Last night I read “The Next Wave of SMB SaaS: True Solutions. Priced as Such.“.
I encourage you to read the full article, but I’ll attempt to summarise it with two snippets
Get just 500 Large Enterprises to spend $250,000 a year to solve a large problem … and that’s a $125,000,000 business and an IPO. $250,000 is nothing in the Enterprise — it’s less than the cost of one person, fully burdened. So that’s where the money has been the past few years in SaaS 2.0.
So far so good.
But finally, it’s changing. […]
What I’ve seen over the past 10 months or so is over a dozen truly world-class next-generation SaaS start-ups that have, finally, convinced small businesses in specific verticals to pay $300 a month or more for a true solution to truly run their small enterprise on.
And that’s the part I have an issue with.
There’s an interesting distinction between “tools” and “solutions” in Jasons post. My reading is that a tool is something like Xero or Zendesk – solving a single(ish) specific need. Where as a solution is all-encompassing, covering everything the business needs.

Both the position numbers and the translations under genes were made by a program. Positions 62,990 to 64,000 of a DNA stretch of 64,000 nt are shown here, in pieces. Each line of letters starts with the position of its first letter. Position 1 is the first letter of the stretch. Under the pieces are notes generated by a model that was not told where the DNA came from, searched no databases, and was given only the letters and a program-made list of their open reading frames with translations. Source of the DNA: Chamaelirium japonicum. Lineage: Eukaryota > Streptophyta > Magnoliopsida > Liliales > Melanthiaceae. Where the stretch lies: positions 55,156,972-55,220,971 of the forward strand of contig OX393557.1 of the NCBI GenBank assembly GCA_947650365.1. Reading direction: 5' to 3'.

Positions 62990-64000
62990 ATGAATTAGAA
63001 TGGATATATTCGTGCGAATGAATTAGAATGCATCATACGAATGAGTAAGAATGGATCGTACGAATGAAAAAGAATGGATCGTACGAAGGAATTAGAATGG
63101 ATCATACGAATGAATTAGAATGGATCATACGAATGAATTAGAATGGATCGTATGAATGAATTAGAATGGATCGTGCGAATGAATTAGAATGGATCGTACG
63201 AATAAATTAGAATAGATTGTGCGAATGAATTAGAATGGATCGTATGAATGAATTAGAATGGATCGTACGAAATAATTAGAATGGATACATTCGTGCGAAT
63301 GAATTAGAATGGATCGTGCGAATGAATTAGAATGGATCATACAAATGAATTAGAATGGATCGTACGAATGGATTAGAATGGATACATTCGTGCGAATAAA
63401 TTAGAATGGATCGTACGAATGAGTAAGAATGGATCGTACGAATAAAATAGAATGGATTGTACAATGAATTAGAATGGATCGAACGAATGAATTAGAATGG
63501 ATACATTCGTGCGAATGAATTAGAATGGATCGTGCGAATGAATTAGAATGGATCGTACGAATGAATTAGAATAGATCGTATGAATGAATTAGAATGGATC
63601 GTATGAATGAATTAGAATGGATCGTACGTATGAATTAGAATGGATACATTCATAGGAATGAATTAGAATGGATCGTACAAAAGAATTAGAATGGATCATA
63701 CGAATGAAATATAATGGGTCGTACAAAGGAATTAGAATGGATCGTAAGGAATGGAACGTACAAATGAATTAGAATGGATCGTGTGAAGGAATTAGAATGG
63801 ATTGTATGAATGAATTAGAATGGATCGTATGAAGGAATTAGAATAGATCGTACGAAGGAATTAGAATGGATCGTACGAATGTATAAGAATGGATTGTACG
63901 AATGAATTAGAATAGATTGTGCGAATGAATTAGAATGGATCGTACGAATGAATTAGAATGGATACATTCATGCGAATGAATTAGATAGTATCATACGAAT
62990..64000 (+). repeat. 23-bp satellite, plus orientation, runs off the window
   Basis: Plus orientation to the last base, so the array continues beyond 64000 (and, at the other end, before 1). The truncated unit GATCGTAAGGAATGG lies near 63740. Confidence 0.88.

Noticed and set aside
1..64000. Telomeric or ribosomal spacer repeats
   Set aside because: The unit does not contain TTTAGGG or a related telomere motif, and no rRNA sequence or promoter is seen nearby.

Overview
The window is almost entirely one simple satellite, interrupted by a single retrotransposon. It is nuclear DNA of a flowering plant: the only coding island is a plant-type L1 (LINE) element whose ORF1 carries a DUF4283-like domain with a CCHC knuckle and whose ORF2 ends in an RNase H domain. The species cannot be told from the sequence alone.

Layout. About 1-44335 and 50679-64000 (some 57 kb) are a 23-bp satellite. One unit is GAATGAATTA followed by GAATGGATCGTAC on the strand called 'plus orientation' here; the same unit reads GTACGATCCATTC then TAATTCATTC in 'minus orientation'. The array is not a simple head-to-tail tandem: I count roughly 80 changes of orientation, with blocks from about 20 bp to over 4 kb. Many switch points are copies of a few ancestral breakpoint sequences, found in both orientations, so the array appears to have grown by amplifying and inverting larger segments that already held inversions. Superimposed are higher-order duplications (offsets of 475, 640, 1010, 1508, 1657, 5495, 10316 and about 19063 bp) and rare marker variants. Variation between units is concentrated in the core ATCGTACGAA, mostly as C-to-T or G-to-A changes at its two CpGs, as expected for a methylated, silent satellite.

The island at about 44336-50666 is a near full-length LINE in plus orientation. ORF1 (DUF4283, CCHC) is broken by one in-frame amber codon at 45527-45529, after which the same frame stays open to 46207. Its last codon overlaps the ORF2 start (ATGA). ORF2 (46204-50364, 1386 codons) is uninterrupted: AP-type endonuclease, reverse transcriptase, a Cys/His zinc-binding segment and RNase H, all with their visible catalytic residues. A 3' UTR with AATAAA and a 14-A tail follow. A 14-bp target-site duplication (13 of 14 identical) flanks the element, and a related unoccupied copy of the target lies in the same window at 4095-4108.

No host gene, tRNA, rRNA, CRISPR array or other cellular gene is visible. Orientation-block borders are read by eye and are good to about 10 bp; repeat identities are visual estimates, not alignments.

I don’t know what “dozen or so” products he is referring to, but I don’t see how any solution attempting to do everything can cover accounting half as well as Xero do, or helpdesk half as well as Zendesk do.
One of the reasons KashFlow didn’t branch out from accounting was that we didn’t think we could do CRM/Helpdesk/HR/Whatever better that the companies that were already laser-focused on those specific business areas – at least not without losing the focus on having a damn good accounting product.
We’d rather have them choose us as the best accounting product and select from the best of breed for HR/Payroll/Helpdesk – ideally from within the ecosystem.
You can have breadth or depth – but not both.
I *do* think we’ll see more IPOs of SaaS companies serving SMBs – but their $125,000,000+ revenues will come from over half a million customers and an ARPU of < $300 (Xero are halfway there already). They’ll be “tools” not “solutions”. And they wont have an army of sales people calling CIOs, they’ll have a website and great marketing.